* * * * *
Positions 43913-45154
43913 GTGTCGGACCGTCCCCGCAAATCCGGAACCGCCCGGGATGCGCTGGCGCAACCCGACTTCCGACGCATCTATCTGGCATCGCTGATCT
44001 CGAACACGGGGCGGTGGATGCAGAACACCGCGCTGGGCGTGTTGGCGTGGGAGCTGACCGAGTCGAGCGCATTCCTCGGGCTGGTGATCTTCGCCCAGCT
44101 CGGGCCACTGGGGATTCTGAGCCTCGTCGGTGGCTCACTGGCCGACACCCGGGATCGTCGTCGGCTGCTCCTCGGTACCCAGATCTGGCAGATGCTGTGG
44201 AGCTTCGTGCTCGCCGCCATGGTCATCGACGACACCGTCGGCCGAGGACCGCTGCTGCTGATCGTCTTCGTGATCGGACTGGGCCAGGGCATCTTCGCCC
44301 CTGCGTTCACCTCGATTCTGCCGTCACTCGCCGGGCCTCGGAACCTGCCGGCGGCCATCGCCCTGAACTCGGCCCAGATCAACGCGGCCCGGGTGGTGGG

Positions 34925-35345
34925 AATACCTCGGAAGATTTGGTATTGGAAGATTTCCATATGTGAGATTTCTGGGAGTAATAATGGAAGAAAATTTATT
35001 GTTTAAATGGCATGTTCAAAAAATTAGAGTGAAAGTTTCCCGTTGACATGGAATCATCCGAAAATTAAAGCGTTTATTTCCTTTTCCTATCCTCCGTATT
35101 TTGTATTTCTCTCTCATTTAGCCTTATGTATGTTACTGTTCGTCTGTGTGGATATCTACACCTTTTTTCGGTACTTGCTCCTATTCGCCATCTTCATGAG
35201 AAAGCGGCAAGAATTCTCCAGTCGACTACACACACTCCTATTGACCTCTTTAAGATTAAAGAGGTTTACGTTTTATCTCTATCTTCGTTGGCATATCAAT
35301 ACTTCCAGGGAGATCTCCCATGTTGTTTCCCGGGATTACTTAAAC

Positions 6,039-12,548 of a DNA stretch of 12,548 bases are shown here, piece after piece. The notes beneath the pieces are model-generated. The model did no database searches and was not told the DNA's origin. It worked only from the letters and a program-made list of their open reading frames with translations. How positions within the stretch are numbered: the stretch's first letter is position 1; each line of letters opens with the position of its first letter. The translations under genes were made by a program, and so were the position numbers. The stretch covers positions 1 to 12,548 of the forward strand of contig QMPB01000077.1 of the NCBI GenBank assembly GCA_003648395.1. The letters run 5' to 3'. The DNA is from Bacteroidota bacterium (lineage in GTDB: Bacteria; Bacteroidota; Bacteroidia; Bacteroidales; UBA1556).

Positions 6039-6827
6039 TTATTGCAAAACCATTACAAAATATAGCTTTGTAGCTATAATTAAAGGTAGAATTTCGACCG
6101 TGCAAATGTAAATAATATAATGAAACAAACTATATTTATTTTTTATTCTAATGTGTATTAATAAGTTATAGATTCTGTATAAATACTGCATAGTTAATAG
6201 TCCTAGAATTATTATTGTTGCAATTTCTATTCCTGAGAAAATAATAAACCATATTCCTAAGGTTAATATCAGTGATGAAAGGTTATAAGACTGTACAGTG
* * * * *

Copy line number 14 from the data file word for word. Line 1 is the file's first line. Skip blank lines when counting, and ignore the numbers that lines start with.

Positions 6039-6827